Tag Archives: Short Story

The Mysterious Mr Montague

Bloodlines, edited by Amanda Pillar
Bloodlines edited by Amanda Pillar

My short story, The Mysterious Mr Montague has been published in the Ticonderoga Press publication Bloodlines.

Bloodlines hasn’t yet been launched officially, but a pre-launch party was held at the recent Conflux 11 speculative fiction convention in Canberra, Australia. It would have been wonderful to have been able to attend in person!

The great news is that Bloodlines is now available for purchase either from Amazon or directly from Ticonderoga Press (the latter in either soft or hard cover). click here

Needless to say (but I’ll say it anyway!) I’m very excited to have my story published in an actual book (rather than an e-copy) and grateful to Ticonderoga Press for accepting The Mysterious Mr Montague for their anthology of stories about blood.

The tale itself is set in Kilbirnie (Wellington, NZ) in the 1970s. At various times back then I lived in the nearby suburbs of Hataitai and Lyall Bay. I walked the streets of Kilbirnie and Evans Bay, frequently. My identical twin uncles owned a butcher shop in Kilbirnie.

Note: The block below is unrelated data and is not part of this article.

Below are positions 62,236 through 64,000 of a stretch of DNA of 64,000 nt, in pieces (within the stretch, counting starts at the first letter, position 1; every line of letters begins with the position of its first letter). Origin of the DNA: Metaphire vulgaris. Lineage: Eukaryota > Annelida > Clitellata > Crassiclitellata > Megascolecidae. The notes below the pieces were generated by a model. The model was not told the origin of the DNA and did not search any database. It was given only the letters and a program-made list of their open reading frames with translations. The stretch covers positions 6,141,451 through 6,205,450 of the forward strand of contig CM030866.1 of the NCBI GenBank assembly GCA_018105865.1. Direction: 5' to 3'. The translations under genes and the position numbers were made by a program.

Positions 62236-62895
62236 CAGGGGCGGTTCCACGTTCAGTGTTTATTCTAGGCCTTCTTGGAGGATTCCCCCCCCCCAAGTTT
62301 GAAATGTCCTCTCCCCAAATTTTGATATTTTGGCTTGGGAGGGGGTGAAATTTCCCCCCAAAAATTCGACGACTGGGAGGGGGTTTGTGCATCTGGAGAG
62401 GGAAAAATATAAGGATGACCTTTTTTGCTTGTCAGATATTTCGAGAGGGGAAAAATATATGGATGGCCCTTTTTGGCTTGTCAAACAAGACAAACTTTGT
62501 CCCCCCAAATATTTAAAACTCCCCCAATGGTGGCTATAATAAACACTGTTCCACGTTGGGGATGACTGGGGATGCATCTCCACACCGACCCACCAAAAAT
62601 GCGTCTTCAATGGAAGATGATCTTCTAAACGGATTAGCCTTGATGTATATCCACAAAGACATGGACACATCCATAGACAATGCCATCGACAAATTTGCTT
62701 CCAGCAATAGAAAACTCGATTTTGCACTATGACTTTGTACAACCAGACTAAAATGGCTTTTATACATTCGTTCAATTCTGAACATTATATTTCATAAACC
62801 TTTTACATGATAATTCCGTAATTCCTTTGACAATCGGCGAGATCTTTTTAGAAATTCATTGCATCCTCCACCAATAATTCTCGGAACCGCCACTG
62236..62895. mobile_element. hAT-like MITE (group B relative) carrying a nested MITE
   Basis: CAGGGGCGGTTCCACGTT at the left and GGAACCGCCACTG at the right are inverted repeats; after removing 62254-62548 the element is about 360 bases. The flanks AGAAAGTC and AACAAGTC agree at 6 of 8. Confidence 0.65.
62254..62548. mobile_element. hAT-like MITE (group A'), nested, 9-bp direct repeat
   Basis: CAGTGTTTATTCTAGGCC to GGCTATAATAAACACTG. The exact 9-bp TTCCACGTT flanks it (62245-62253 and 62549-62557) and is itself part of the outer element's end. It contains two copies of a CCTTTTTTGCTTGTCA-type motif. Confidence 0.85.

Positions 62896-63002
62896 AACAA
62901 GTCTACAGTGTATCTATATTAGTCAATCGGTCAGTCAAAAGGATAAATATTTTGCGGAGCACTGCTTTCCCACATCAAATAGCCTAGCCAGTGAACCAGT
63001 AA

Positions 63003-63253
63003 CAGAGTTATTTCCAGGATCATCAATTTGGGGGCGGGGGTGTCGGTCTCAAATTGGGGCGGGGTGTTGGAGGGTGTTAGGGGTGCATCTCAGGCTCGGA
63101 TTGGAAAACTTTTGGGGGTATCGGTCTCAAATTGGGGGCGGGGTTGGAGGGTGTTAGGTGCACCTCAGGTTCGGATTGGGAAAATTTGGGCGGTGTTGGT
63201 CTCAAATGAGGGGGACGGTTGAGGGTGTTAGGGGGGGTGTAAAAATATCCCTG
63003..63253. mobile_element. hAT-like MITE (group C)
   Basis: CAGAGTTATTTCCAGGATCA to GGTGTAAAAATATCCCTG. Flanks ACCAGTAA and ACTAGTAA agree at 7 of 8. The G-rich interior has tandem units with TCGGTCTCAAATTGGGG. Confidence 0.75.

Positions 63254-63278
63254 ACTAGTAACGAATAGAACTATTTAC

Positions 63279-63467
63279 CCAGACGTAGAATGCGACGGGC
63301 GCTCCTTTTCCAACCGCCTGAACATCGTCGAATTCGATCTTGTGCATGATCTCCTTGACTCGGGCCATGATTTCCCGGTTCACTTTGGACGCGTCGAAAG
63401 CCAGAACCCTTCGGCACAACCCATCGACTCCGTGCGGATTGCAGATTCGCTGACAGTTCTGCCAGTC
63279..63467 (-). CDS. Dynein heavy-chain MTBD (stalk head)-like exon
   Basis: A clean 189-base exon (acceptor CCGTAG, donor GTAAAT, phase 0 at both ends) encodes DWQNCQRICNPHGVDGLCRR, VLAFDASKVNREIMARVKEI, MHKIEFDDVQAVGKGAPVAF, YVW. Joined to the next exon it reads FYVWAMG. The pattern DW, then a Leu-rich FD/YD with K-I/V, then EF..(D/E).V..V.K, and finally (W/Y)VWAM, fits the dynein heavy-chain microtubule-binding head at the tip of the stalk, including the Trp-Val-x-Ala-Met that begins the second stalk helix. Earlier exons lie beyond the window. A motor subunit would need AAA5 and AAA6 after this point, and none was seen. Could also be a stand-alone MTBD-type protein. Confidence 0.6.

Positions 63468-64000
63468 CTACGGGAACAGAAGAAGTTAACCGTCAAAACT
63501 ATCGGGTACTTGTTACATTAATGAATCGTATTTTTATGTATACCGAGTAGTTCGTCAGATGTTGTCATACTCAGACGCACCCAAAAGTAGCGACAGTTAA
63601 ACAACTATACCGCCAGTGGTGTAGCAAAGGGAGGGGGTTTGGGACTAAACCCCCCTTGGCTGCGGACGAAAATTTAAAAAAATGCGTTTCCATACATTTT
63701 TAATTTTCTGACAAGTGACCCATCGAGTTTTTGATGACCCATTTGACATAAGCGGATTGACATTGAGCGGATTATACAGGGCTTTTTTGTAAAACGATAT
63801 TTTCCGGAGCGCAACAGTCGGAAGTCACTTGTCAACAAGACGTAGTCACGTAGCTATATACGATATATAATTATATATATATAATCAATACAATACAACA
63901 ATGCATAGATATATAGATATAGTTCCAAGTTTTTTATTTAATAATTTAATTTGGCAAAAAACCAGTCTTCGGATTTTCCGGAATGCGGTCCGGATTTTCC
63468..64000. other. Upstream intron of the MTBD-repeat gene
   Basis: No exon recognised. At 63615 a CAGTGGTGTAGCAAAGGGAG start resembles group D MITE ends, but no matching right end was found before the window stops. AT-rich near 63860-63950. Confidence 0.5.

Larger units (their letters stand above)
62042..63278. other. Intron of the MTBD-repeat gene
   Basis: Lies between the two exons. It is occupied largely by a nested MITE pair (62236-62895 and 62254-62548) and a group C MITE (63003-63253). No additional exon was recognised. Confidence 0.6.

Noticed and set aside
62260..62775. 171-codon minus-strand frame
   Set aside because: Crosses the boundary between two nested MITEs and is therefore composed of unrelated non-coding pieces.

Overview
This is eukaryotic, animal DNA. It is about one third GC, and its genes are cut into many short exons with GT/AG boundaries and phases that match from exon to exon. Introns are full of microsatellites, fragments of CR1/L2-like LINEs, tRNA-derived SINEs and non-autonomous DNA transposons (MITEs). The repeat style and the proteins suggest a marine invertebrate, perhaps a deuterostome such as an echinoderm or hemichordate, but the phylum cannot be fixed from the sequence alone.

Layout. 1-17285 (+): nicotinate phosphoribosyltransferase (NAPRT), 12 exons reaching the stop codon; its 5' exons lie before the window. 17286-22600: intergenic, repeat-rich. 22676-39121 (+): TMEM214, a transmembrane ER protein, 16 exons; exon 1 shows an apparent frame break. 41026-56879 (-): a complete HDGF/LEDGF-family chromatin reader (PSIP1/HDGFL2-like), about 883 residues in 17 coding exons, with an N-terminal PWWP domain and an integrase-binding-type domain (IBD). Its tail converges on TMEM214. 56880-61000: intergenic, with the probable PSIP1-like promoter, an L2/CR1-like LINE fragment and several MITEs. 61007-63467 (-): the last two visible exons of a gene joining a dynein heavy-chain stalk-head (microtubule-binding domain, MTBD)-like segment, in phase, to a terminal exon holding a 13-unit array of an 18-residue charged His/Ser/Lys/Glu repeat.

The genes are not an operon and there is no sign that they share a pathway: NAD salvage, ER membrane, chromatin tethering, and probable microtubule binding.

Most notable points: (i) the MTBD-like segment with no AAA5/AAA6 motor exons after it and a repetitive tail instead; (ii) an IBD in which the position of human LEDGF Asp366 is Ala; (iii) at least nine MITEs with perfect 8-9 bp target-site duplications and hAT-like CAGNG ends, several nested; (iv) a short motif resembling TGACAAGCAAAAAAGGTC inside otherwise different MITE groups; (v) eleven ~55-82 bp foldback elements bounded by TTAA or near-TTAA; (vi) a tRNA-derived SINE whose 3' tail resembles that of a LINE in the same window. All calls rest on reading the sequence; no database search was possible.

It was fun to write and I particularly liked adding reference to ‘The Larch’. Back in the 70s in Wellington, you would see ‘The Larch’ scrawled as graffiti on many walls and previously blank spaces. It was in reference to the Monty Python’s sketch of the same name. The Larch

My story, of course, is complete fiction, but I did enjoy drawing from my memories of the area and the time.